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The emotional experience of language in English Spanish bilinguals

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Date Issued:
2015
Summary:
Bilinguals commonly report experiencing emotions differently depending on which language are they speaking. Emotionally loaded words were expected to be appraised differently in first versus second language in a sample of Spanish-English bilinguals (n=117). English (L2) ratings were subtracted from Spanish (L1) ratings; the resulted scores were used as dependent variable in the analyses. Three categories of words (positive, negative and taboo) were appraised in both languages (English and Spanish)and two sensory modalities (Visual and auditory). The differences in valence scores in Spanish (L1) and English (L2) were expected to be significantly higher when presented aurally than when presented visually. Additionally, taboo words were expected to yield larger differential scores than negative and positive words. The 2 X 3 general linear model (GLM) revealed no significant effect of sensory modality but a significant effect of word type. Additional analyses of the influence of language and sensory modality within each word category resulted in significant differences in ratings between languages. Positive word ratings were higher (more positive) in English than in Spanish.
Title: The emotional experience of language in English Spanish bilinguals.
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Name(s): Velez Uribe, Idaly, author
Rosselli, Monica, Thesis advisor
Florida Atlantic University, Degree grantor
Charles E. Schmidt College of Science
Department of Psychology
Type of Resource: text
Genre: Electronic Thesis Or Dissertation
Date Created: 2015
Date Issued: 2015
Publisher: Florida Atlantic University
Place of Publication: Boca Raton, Fla.
Physical Form: application/pdf
Extent: 60 p.
Language(s): English
Summary: Bilinguals commonly report experiencing emotions differently depending on which language are they speaking. Emotionally loaded words were expected to be appraised differently in first versus second language in a sample of Spanish-English bilinguals (n=117). English (L2) ratings were subtracted from Spanish (L1) ratings; the resulted scores were used as dependent variable in the analyses. Three categories of words (positive, negative and taboo) were appraised in both languages (English and Spanish)and two sensory modalities (Visual and auditory). The differences in valence scores in Spanish (L1) and English (L2) were expected to be significantly higher when presented aurally than when presented visually. Additionally, taboo words were expected to yield larger differential scores than negative and positive words. The 2 X 3 general linear model (GLM) revealed no significant effect of sensory modality but a significant effect of word type. Additional analyses of the influence of language and sensory modality within each word category resulted in significant differences in ratings between languages. Positive word ratings were higher (more positive) in English than in Spanish.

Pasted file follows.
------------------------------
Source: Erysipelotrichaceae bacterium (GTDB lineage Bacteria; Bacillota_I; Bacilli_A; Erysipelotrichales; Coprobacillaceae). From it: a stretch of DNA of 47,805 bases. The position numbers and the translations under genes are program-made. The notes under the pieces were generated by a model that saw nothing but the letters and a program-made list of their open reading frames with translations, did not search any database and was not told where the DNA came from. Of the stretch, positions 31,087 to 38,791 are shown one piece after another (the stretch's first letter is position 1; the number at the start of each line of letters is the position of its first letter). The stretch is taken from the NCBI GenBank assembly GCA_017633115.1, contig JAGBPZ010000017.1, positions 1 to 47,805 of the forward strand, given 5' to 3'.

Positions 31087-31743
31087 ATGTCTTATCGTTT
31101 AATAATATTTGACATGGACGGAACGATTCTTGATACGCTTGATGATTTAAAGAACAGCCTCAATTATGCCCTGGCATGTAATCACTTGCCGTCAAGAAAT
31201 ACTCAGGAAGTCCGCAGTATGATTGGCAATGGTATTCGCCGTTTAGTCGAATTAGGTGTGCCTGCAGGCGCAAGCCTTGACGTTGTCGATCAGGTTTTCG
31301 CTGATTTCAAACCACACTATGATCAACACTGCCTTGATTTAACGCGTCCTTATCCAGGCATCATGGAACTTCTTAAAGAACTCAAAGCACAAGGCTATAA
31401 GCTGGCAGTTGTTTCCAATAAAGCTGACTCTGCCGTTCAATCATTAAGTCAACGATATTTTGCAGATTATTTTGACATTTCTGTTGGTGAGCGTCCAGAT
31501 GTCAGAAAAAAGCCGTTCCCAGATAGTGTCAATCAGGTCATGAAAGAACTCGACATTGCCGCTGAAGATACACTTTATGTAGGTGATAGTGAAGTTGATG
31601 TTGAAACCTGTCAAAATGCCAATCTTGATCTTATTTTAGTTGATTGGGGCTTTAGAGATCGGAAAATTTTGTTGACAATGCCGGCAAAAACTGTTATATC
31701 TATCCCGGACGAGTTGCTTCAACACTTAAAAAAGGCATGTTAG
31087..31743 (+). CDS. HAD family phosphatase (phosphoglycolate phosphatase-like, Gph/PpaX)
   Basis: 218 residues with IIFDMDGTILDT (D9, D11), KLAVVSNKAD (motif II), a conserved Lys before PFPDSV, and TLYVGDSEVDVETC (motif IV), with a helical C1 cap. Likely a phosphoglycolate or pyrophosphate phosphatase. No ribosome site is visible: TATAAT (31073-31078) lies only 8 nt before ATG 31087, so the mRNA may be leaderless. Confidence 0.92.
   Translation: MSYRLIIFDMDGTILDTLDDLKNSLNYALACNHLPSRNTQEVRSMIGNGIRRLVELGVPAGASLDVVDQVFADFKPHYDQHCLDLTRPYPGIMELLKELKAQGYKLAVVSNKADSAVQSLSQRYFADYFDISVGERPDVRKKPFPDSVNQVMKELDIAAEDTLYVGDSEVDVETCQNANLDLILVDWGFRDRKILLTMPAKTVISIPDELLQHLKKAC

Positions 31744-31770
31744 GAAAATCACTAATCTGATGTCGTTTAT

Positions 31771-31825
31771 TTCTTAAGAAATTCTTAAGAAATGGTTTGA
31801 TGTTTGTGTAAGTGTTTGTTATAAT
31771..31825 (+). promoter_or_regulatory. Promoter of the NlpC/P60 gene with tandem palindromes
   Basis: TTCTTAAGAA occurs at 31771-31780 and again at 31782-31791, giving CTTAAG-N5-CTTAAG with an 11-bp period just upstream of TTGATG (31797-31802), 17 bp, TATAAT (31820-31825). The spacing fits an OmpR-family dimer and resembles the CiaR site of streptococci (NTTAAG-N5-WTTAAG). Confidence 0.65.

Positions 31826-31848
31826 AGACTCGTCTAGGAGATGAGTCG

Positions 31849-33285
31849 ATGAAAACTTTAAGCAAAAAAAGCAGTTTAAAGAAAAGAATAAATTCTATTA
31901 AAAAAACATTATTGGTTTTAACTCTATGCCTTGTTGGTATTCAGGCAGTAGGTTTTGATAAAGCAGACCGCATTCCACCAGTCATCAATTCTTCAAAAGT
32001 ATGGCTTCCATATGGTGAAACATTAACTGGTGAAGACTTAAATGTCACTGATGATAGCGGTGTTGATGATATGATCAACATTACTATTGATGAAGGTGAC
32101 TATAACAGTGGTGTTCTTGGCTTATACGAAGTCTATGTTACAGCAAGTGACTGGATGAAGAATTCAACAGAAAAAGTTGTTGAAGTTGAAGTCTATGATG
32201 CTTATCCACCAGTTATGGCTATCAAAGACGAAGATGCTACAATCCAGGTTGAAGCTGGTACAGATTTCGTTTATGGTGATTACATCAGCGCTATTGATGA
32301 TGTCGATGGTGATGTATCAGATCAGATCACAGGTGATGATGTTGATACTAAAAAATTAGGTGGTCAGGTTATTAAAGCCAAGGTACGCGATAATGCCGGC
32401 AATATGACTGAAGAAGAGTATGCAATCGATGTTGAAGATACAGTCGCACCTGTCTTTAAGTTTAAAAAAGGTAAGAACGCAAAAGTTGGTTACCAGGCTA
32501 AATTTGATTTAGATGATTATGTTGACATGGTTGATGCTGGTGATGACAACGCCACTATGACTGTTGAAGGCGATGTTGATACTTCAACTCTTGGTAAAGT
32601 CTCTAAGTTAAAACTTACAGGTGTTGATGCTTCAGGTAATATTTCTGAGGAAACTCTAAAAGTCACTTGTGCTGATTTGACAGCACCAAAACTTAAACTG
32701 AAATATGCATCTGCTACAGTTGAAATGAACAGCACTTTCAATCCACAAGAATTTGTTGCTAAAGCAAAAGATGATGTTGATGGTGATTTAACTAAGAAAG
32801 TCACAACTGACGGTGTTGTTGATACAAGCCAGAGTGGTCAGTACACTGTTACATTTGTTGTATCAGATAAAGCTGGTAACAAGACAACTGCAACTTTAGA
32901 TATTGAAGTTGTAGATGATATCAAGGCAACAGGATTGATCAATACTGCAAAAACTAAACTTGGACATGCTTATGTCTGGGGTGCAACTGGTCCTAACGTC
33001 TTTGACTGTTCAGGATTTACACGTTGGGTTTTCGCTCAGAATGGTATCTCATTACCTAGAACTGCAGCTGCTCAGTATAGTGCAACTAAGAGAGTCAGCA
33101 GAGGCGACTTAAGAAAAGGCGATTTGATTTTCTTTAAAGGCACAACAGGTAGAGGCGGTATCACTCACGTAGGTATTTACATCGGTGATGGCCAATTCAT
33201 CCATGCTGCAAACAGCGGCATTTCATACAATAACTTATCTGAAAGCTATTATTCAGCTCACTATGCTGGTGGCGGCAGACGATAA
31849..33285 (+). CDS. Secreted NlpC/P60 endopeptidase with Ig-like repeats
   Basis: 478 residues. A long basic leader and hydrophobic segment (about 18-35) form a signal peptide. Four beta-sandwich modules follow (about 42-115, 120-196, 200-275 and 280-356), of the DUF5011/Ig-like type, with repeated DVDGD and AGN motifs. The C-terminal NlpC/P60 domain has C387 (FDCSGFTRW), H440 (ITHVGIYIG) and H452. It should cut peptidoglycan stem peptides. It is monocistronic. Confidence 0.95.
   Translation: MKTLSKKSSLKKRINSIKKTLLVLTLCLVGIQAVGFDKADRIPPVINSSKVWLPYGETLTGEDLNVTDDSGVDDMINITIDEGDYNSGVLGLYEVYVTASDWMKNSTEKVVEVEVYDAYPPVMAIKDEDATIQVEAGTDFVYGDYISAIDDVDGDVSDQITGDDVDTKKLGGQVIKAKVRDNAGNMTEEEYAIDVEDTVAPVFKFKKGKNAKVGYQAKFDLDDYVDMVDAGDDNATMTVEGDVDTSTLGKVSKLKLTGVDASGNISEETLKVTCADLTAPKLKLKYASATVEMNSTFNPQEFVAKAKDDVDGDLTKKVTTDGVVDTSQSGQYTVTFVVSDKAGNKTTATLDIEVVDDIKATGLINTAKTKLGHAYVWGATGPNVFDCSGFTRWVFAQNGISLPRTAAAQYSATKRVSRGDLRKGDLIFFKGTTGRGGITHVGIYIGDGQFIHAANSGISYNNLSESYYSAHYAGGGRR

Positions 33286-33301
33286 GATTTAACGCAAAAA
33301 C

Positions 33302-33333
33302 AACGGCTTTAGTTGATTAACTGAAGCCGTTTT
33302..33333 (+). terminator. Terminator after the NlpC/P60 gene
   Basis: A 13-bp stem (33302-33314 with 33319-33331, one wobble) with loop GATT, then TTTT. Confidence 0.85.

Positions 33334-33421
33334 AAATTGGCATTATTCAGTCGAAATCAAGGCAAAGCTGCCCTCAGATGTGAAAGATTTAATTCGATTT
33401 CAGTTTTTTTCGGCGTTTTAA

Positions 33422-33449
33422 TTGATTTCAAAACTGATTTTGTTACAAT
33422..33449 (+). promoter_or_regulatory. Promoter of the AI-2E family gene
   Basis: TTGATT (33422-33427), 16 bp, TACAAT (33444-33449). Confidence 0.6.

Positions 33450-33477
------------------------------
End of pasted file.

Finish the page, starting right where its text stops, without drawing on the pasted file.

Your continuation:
Identifier: FA00004417 (IID)
Degree granted: Thesis (M.S.)--Florida Atlantic University, 2015.
Collection: FAU Electronic Theses and Dissertations Collection
Note(s): Includes bibliography.
Subject(s): Bilingualism -- Psychological aspects
Education, Bilingual
Emotions
English language -- Study and teaching -- Foreign speakers
English language -- Study and teaching as a second language
Psycholinguistics
Second language acquisition
Held by: Florida Atlantic University Libraries
Sublocation: Digital Library
Persistent Link to This Record: http://purl.flvc.org/fau/fd/FA00004417
Use and Reproduction: Copyright © is held by the author, with permission granted to Florida Atlantic University to digitize, archive and distribute this item for non-profit research and educational purposes. Any reuse of this item in excess of fair use or other copyright exemptions requires permission of the copyright holder.
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Host Institution: FAU
Is Part of Series: Florida Atlantic University Digital Library Collections.